and African-Caribbean)
• questions asked – grouped under 29
  different headings
Household interviews + observation
• 44 - Sep 2004 and Mar 2005 - 28 survey respondents, 2
  from focus groups + partners = 14 partnered
  interviewees.

• theoretical sample: (i) cultural capital composition, (ii)
  the presence/absence of dependent children, (iii)
  geographical location, (iv) division between ‘white’ and
  minority ethnic composition and (v) types of households

• 7 themes: (1) housing, (2) kind of job/work, (3) cultural
  capital and leisure activities in selected fields, (4)
  involvement in household activities, (5) ideals of style/
  appearance and desire for social position, (6) visual
  exploration of taste, (7) embarrassing situation

• observation and participation notes - location,
  housing, garden, decoration, collections, furniture, dress
  and comportment + rapport
           Elite interviews
• April and July 2005
• eleven people - positions of particular
  prominence in business, politics, or other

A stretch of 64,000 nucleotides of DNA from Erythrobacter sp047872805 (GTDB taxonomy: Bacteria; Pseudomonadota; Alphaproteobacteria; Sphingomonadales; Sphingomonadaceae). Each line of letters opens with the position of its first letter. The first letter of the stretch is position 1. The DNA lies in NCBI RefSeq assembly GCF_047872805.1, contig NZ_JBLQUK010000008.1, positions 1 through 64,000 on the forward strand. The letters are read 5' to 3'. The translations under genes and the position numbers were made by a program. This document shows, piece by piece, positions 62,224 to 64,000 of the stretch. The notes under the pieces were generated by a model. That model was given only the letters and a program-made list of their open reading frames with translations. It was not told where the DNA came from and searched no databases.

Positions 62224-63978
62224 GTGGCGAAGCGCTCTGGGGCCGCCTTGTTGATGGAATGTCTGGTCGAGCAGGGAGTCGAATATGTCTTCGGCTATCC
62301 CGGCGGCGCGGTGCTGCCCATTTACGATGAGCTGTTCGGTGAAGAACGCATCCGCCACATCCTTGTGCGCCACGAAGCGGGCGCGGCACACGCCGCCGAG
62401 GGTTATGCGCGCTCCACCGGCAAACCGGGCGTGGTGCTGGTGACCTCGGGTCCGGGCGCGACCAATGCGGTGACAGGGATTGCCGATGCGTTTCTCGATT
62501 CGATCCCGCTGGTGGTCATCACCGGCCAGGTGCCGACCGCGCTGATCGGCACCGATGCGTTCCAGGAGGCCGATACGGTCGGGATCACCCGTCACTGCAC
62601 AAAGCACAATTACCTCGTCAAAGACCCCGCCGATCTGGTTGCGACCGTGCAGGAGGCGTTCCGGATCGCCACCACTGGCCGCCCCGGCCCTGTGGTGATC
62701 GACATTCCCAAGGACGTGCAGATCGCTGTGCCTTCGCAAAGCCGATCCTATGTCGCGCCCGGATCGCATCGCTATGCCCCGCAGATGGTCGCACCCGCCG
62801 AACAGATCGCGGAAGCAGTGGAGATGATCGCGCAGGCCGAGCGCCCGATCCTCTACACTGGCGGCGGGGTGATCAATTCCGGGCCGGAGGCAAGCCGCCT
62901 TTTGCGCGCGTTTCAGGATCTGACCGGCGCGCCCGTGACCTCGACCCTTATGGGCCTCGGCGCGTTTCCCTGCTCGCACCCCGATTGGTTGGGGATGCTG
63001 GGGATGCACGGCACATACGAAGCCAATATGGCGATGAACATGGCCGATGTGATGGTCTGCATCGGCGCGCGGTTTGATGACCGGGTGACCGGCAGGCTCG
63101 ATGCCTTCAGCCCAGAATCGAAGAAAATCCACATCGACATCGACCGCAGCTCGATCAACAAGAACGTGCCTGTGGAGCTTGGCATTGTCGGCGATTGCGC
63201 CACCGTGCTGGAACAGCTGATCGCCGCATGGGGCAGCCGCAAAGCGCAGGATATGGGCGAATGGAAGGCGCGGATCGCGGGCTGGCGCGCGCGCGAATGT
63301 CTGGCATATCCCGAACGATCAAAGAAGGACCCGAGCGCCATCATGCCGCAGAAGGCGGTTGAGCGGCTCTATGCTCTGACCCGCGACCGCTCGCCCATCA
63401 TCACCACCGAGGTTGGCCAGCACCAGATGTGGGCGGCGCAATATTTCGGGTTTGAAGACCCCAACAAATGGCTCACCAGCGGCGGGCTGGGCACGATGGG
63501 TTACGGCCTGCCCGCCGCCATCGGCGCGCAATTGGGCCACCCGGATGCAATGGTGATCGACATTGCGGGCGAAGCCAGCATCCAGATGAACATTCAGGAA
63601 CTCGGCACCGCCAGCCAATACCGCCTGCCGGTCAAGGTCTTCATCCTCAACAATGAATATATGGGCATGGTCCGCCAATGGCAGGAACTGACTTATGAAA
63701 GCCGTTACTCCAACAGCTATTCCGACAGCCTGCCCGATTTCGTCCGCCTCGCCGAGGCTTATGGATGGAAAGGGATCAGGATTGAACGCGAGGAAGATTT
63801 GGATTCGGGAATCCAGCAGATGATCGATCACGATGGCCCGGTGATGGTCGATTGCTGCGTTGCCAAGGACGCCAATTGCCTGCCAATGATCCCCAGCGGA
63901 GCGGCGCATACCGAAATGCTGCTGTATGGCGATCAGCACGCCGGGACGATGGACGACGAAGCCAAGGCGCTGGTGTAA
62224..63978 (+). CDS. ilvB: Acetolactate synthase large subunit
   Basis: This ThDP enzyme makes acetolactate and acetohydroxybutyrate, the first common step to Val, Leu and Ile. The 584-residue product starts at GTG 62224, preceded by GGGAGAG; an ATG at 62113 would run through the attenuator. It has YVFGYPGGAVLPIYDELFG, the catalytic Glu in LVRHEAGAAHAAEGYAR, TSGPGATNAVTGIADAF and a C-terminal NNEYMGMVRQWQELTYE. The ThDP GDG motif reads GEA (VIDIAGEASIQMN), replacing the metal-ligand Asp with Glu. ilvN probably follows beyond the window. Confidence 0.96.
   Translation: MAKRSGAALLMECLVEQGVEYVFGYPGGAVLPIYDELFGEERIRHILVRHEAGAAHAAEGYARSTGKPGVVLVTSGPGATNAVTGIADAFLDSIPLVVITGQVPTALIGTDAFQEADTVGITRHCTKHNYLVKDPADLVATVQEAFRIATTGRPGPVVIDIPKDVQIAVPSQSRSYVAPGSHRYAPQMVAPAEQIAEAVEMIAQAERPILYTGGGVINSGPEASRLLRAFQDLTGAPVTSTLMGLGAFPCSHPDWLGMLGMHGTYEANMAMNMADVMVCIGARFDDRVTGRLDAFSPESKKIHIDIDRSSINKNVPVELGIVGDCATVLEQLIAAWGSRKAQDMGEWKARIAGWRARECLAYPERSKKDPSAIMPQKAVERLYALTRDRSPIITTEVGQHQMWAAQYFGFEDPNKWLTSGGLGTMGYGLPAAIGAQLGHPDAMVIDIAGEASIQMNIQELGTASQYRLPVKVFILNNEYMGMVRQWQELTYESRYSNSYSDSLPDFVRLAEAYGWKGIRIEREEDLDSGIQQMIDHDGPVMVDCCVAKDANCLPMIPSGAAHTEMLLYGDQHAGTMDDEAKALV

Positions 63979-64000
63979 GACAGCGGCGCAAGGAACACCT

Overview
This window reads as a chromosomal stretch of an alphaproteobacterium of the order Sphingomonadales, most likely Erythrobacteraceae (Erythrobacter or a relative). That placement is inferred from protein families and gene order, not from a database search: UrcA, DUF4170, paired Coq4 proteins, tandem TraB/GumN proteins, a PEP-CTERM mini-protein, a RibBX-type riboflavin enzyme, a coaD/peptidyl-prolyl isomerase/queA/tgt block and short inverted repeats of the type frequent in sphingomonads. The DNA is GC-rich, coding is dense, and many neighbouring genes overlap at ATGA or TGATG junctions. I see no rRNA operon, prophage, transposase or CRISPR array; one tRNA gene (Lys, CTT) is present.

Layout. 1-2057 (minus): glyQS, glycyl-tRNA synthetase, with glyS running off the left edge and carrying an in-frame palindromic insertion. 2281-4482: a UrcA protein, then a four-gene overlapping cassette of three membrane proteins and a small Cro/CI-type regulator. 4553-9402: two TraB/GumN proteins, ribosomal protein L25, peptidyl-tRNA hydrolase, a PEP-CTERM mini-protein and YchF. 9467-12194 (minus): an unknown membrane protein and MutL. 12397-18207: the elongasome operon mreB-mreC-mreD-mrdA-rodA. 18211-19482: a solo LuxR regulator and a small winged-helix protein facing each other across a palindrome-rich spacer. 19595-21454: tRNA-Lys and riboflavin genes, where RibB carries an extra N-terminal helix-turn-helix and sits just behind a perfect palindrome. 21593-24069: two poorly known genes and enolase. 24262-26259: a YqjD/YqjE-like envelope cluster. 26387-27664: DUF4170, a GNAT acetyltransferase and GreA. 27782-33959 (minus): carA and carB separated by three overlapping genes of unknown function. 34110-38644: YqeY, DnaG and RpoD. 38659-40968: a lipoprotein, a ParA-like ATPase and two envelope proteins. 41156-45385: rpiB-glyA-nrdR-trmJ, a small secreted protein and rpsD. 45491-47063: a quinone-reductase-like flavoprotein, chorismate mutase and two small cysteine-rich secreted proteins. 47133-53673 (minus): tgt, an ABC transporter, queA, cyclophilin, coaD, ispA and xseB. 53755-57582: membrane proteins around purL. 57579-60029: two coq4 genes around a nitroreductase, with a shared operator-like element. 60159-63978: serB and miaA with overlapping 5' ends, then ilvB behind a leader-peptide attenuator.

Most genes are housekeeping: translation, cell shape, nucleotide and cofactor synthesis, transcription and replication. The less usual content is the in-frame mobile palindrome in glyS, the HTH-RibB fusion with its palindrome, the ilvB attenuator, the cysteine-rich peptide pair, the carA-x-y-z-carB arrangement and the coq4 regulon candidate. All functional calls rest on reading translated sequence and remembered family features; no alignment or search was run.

professions
• Template based on the household partner
  interview + observation and participation
  notes
 Multiple Correspondence Analysis
• plotting people’s cultural preferences in
  Euclidian space
• graphically represent an unusually wide
  range of cultural tastes and practices
• method is ‘inductive’ and ‘descriptive’ and
  does not presuppose any particular
  ordering of practices will be found
          MCA – highlights:
• the cultural maps we produce do not
  smuggle assumptions about the social
  determinants of taste into them
• once we have constructed our cultural
  map, we are able to superimpose social
  categories onto it
• we can also locate every single individual
  in our survey uniquely - we can link our
  qualitative interviews to the cultural map
              MCA - axes
• the first axis differentiates on the basis of
  participation
• the second axis distinguishes
  ‘contemporary/commercial’ from
  ‘established’ cultural tastes
• the third axis distinguishes types of likes